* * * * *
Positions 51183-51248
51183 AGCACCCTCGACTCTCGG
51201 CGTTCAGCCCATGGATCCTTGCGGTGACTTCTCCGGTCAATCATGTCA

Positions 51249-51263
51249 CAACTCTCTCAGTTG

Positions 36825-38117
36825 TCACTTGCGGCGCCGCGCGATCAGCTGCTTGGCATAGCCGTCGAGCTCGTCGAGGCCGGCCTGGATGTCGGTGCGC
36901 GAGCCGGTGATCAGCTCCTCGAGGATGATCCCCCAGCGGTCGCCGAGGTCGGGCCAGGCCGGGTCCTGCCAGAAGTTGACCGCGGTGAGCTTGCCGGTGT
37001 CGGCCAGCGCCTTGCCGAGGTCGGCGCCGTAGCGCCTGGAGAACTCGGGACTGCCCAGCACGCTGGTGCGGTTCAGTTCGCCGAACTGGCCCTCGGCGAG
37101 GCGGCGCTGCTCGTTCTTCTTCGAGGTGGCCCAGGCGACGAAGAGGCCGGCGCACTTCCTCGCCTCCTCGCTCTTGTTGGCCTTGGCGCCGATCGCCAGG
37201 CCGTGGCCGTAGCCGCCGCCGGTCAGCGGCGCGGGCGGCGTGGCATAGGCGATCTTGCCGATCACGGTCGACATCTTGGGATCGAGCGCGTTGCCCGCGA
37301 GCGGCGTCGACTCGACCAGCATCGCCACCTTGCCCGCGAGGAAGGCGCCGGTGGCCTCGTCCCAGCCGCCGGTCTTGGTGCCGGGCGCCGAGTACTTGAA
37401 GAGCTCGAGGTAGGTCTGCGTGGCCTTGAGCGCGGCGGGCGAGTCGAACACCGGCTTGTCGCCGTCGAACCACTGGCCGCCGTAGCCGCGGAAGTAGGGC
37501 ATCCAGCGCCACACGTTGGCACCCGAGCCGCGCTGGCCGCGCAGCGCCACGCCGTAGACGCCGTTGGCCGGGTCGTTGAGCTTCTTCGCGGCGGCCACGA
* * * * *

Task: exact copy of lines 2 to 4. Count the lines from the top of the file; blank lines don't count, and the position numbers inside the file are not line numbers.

51183 AGCACCCTCGACTCTCGG
51201 CGTTCAGCCCATGGATCCTTGCGGTGACTTCTCCGGTCAATCATGTCA

Positions 51249-51263